1964: New Home of Compassion opened on St John’s Hill for 55 patients.
1966: St Mary’s Parish split; Gonville-Castlecliff and Wanganui East separate parishes.
1967: New St Augustine’s College for boys officially opened.
1969: Schools at Jerusalem and Ranana closed. Sisters of Compassion travelled extensively to visit Māori settlements on the River.
1973: St Mary’s Church last Mass celebrated before closed for new church to be built. Joseph’s Hall temporary church.
1974: Hui Aranga took place in Wanganui. Villa Maria closed for new church to be built on site.
1975: New St Anne’s parish school built on 4½ acre site.
1976: Cardinal Delargy blessed and opened new St Mary’s Church.
Fr Marcus Francis
Fr Marcus Francis, parish priest, outside St Mary’s Church, Whanganui.
The Catholic Parish of Whanganui has deep Catholic roots with contributions from the Sisters of St Joseph, the Sisters of Compassion and Society of Mary. A number of beloved Irish priests, such as Fr Des Levins, and local diocesan clergy, such as Mons Dave Bell, have also served over the years.
St Mary’s, the principle church, is situated on a small hill adjacent to the centre of town. It is a magnificent combination of old and new with the sun beaming through its stained-glass windows and multi-coloured resin panels. It is also unique for the two sets of the stations of the cross with one set in Māori carvings on one wall and the other in ceramic on the other. A reliquary holds relics of St Peter Chanel, St Mary of the Cross and Venerable Suzanne Aubert as well as other saints that speak also of the spiritual roots. The church is connected to St Joseph’s Hall and Te Rau Oriwa urban marae by a gathering area which offers unity and hospitality.
St Mary’s Church interior – with spectacular stained-glass windows, carvings and relics.
Te Rau Oriwa urban marae is connected to St Mary’s Church.
As well as having longstanding prayer and faith-sharing groups common to most parishes, the ample resources of the parish are about to embark on an evangelisation strategy prompted and informed by the teaching of Pope Francis. This will affect the congregations at Holy Family and St Anne’s churches as well as in the Māori Eucharistic communities up the Whanganui River. Living Faith groups are the first initiative to open up the parish to a new era of missionary discipleship. This includes prayer and faith sharing as well as social justice concerns. The parish is well placed for this with the Friendship Meal in the hall, the ecumenical support of Christian Social Services Whanganui and a community garden outside of St Mary’s Church.
St Anne’s Church, Whanganui East.
Holy Family Church, Whanganui.
Marie, Margaret, Natalie and Maria at St Vincent de Paul Shop, Victoria Ave, say people are always made to feel welcome in the bright friendly shop. There are more than 30 interdenominational volunteers at the shop and some have been serving for over 20 years. Clothing donated is sold at affordable prices and the team helps out people in need wherever they can.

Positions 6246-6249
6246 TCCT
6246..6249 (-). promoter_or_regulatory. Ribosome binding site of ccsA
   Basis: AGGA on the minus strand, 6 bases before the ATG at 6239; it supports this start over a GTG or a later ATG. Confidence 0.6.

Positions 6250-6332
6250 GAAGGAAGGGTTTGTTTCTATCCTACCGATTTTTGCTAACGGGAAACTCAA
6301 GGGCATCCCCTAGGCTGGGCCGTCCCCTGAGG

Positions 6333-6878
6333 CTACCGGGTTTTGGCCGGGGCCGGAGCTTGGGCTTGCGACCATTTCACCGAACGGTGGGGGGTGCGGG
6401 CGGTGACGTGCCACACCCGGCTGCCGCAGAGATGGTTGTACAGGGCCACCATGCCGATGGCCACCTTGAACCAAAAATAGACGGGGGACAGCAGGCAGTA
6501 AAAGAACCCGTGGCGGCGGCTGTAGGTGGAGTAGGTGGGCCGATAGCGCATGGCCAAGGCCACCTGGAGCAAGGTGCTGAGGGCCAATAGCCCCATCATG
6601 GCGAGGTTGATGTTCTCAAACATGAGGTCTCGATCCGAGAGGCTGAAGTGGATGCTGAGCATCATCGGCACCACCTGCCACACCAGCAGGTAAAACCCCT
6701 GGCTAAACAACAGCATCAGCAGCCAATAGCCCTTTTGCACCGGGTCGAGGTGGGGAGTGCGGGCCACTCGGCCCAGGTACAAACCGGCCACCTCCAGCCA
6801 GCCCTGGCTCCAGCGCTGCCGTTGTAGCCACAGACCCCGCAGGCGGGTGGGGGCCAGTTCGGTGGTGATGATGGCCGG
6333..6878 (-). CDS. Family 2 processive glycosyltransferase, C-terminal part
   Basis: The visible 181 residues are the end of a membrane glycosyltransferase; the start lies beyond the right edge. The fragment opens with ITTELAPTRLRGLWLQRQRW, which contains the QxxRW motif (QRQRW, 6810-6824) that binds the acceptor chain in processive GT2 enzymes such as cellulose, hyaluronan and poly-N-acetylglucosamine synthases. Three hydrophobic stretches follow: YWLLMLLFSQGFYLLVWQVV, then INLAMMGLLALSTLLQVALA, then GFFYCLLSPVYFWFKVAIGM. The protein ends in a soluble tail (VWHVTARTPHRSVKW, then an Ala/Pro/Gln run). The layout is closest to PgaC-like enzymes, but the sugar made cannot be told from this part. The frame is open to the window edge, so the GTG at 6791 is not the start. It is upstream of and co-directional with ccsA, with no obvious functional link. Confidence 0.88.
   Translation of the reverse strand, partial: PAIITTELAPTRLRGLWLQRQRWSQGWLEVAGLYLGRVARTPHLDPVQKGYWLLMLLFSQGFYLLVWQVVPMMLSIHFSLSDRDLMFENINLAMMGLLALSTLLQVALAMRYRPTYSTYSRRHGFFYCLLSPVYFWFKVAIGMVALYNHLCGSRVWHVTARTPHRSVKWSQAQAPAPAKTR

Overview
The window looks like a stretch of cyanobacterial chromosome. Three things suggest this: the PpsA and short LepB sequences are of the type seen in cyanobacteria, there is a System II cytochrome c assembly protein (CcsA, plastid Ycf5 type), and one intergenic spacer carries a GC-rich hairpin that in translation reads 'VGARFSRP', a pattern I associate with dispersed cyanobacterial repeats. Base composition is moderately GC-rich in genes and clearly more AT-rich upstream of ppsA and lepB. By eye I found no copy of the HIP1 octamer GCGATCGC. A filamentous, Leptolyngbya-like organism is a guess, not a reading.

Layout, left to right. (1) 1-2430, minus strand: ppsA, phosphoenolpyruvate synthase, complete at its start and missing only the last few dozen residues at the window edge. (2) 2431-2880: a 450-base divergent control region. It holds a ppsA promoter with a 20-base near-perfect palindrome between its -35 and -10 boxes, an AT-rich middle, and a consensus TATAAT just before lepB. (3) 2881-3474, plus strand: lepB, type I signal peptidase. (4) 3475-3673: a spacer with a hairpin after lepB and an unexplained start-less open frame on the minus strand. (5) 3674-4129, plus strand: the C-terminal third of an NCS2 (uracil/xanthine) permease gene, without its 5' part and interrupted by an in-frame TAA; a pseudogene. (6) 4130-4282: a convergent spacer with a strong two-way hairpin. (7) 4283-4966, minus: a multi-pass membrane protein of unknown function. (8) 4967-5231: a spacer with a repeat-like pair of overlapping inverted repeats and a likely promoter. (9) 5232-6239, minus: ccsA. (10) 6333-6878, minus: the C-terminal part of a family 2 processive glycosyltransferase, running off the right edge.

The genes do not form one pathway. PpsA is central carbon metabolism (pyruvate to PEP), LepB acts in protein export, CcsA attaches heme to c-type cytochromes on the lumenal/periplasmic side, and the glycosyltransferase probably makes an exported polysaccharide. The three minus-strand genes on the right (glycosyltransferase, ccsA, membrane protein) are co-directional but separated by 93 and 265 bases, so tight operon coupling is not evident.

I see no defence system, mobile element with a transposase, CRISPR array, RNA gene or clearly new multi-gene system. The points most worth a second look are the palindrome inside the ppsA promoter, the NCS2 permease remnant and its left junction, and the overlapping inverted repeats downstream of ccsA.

The Catholic Parish of Whanganui is therefore ideally placed to advance into the future while mindful of its rich spiritual and temporal patrimony. The Filipino and Indian communities, of recent arrival, have added to the richness of this mix. Recent refurbishment of the Blessed Sacrament Chapel and the 151-year-old bell from the first church, with a new stand to be completed shortly, show there is plenty of vigour and commitment in the lay faithful who so generously have given of their time, money and faith over the 168 years since the establishment of the parish which was consolidated back to one in 2015.
Fr Marcus Francis is parish priest and is assisted by Fr Nathaniel Brazil and Fr John Roberts.
Principal Justin Harper with senior students.
Cullinane College has 300 students and growing. ‘We are mindful of the Marist and Josephite charisms and traditions that flow from St Augustine’s College and Sacred Heart Girls’ College, which amalgamated in 2003 to form Cullinane College,’ says Principal Justin Harper. Now in his second year he says, ‘I believe this college is in an incredibly strong position to move forward. It has a strong history and has had significant investment from the Diocese making it one of the best colleges in the region. There’s a tradition of great schools in Whanganui but the difference here is we are a school that has 2000 years of values.
‘For us as Catholics we can have values that reflect modern society, care for the environment, care for disadvantaged people, social justice and excellence but all in a context that we are special to God’s plan.
Our students do well in NCEA results, sporting and cultural events – our Kapa Haka group excels consistently in regional championships and our young Vinnies are strong and involved with lots of fundraising activities.
‘Our school is a safe and happy place to be and our staff and students are all incredibly proud to be here.’
St Marcellin’s Primary School
Principal Maia Williams with Yr 8 senior prefect team (l-r) Te Reo Tuatahi Mareikura, Ezekiel Moran and Jessy Taison.
St Marcellin’s was founded by Marist Brothers and Sisters of St Joseph. The school has a roll of 60 with children of many ethnicities, and a team of six staff with numerous support staff. ‘We have a great relationship with the neighbouring faith community of Holy Family, we attend Mass and have prayers at our own chapel, and we have been well recognised by the Diocese in their special character review of our school,’ says principal Maia Williams.